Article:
When you are faced with a decision of who you will ask to help carry your loved one to their final resting place you will need to consider several things including but not limited to, symmetry, age and health of the family members, number of available family members, and of course size and weight of the deceased including his or her casket.
Carrying a casket for a loved one is one of the highest honors that can be bestowed upon a family member or close friend. The selection of pallbearers is one of the few parts of the funeral that is left entirely up to the remaining family members to decide.
Normally there are six people who will carry the casket into and out of the church and into the cemetery. Ordinarily they are selected based on symmetry and their physical ability to carry the casket. For instance if you have six men, and four of them are five feet six inches tall and two are six feet tall, its highly likely that the taller men will be in the center on either side of the casket with shorter men on the ends of the casket.
This formation is usually utilized for aesthetic purposes only. There is no special significance to holding onto a particular spot on the casket.
When the deceased is of considerable age it is likely that his or her lifelong friends and remaining loved ones are also quite aged. Although these loved ones are older and possibly in poor health they normally feel extremely honored for simply being asked to carry the casket but often times for health or strength purposes they will decline the invitation. In this situation it might be time to turn to younger family members such as sons or daughters of the deceased or their grandchildren if they are of mature age.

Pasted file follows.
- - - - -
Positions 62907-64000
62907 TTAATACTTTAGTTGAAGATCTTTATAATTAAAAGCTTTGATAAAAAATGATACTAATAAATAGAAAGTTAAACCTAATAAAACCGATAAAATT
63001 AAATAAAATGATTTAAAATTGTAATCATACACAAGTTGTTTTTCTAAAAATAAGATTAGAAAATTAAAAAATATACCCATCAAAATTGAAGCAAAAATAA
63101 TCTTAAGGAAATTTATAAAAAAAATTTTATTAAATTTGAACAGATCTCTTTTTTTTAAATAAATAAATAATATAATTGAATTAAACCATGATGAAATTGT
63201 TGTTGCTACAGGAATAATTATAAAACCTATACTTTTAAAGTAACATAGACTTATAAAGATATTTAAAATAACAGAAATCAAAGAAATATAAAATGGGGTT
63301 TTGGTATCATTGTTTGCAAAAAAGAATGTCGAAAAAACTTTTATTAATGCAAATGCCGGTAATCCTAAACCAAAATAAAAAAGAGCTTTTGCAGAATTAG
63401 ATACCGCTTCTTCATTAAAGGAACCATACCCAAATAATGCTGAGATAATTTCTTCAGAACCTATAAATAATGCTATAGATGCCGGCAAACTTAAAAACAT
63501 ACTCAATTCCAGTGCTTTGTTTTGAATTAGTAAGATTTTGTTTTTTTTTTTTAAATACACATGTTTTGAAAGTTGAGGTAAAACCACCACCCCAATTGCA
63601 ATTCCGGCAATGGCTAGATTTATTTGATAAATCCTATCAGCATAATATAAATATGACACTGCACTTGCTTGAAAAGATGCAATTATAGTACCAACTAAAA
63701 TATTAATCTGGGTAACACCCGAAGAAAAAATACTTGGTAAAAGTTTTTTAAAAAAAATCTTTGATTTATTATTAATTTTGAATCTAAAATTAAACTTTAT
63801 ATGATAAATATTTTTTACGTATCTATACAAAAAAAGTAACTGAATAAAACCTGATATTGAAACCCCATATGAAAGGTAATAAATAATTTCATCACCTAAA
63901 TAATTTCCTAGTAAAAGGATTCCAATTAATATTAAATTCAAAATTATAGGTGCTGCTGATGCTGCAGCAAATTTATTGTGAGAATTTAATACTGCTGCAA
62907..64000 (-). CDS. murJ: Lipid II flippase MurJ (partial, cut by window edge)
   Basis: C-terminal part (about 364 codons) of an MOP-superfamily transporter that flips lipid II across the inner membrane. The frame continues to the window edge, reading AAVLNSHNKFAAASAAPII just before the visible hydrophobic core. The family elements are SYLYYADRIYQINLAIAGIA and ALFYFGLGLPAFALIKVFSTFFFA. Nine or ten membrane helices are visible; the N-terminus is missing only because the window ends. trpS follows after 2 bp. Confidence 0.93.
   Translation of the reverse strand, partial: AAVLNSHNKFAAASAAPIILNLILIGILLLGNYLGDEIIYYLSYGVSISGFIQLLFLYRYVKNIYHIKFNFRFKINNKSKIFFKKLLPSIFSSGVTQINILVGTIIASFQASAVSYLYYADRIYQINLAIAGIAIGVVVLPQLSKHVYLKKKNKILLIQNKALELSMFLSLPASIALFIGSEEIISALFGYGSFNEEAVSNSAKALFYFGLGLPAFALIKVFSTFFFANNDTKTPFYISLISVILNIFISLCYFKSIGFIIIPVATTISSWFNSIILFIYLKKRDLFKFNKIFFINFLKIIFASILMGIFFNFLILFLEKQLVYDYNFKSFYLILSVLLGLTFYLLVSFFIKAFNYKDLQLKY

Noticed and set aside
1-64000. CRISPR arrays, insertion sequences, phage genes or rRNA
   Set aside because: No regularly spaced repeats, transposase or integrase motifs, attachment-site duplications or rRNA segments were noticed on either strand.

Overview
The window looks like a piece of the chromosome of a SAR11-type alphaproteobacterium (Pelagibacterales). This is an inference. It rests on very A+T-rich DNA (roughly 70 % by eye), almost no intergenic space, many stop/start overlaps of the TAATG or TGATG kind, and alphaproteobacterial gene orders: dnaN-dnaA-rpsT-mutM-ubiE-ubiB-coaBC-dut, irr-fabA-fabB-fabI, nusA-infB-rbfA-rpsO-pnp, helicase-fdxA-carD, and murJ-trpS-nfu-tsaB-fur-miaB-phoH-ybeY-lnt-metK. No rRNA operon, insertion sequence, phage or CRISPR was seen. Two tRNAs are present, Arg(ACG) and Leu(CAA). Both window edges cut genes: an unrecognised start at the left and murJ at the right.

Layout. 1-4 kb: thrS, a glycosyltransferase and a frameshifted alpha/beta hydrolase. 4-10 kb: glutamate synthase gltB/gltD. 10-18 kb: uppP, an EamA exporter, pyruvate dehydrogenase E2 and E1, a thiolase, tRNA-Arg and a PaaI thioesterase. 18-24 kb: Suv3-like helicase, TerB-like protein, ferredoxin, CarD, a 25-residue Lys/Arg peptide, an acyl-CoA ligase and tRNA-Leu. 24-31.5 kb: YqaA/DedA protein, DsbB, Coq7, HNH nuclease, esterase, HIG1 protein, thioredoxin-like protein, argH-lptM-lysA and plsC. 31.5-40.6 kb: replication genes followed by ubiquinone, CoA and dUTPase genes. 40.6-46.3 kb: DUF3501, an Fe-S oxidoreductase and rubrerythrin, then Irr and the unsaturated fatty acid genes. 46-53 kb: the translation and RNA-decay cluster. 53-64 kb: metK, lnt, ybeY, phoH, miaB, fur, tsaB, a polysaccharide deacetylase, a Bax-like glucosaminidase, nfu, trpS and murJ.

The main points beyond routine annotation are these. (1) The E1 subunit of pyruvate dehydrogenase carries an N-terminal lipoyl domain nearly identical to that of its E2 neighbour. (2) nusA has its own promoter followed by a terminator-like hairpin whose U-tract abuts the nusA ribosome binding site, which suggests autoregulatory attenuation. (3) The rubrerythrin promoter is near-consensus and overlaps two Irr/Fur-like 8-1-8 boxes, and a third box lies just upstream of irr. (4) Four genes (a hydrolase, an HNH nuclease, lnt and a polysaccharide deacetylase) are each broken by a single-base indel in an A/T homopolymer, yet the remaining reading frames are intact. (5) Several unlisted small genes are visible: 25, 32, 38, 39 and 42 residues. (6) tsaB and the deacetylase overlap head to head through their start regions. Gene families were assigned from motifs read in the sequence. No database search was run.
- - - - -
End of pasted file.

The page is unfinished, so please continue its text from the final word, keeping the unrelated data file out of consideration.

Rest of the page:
You do not need to be concerned about whether or not your selected pallbearers have any experience carrying caskets in the past because the funeral directors will take a moment with each of them, or all of them as a group to go over what will be expected of them.
Often the pallbearers will be asked to ride in one of the vehicles driven by the funeral home staff to ensure they all arrive at the same time the deceased arrives at their destination. Usually they are transported in a limousine which follows closely behind the hearse.
In cases where the loved ones are not well enough to carry the casket or no family member is old enough or strong enough to do so some other options are often available. If you make your funeral director aware of the problem with a shortage of appropriate pall bearers, often they can substitute as a pallbearer, or other funeral home staff can assist. Your funeral director is there to assist you in any way that they can.
In some cases the casket is carried entirely by the funeral home staff, while in other cases one or two funeral directors will work together with four family members to fill up the extra space.